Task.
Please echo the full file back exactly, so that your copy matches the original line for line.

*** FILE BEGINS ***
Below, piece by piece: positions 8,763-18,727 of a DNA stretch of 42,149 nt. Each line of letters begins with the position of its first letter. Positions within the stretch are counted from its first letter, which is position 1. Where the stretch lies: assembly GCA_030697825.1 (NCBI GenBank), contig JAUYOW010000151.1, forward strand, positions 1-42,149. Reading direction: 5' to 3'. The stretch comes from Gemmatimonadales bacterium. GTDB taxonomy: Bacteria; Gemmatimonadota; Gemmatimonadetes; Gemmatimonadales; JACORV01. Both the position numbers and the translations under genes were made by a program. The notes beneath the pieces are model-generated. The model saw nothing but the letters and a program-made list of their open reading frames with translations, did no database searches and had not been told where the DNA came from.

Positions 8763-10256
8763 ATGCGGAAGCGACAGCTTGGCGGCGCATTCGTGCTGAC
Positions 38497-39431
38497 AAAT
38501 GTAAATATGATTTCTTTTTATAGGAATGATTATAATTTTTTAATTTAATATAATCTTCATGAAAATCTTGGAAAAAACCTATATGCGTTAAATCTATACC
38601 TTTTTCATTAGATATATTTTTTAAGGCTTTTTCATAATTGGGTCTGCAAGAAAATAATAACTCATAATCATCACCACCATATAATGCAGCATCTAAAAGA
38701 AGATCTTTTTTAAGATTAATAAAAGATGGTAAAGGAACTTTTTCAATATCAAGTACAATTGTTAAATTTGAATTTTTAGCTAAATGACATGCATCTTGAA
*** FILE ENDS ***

Below, piece by piece: positions 8,763-18,727 of a DNA stretch of 42,149 nt. Each line of letters begins with the position of its first letter. Positions within the stretch are counted from its first letter, which is position 1. Where the stretch lies: assembly GCA_030697825.1 (NCBI GenBank), contig JAUYOW010000151.1, forward strand, positions 1-42,149. Reading direction: 5' to 3'. The stretch comes from Gemmatimonadales bacterium. GTDB taxonomy: Bacteria; Gemmatimonadota; Gemmatimonadetes; Gemmatimonadales; JACORV01. Both the position numbers and the translations under genes were made by a program. The notes beneath the pieces are model-generated. The model saw nothing but the letters and a program-made list of their open reading frames with translations, did no database searches and had not been told where the DNA came from.

Positions 8763-10256
8763 ATGCGGAAGCGACAGCTTGGCGGCGCATTCGTGCTGAC
Positions 38497-39431
38497 AAAT
38501 GTAAATATGATTTCTTTTTATAGGAATGATTATAATTTTTTAATTTAATATAATCTTCATGAAAATCTTGGAAAAAACCTATATGCGTTAAATCTATACC
38601 TTTTTCATTAGATATATTTTTTAAGGCTTTTTCATAATTGGGTCTGCAAGAAAATAATAACTCATAATCATCACCACCATATAATGCAGCATCTAAAAGA
38701 AGATCTTTTTTAAGATTAATAAAAGATGGTAAAGGAACTTTTTCAATATCAAGTACAATTGTTAAATTTGAATTTTTAGCTAAATGACATGCATCTTGAA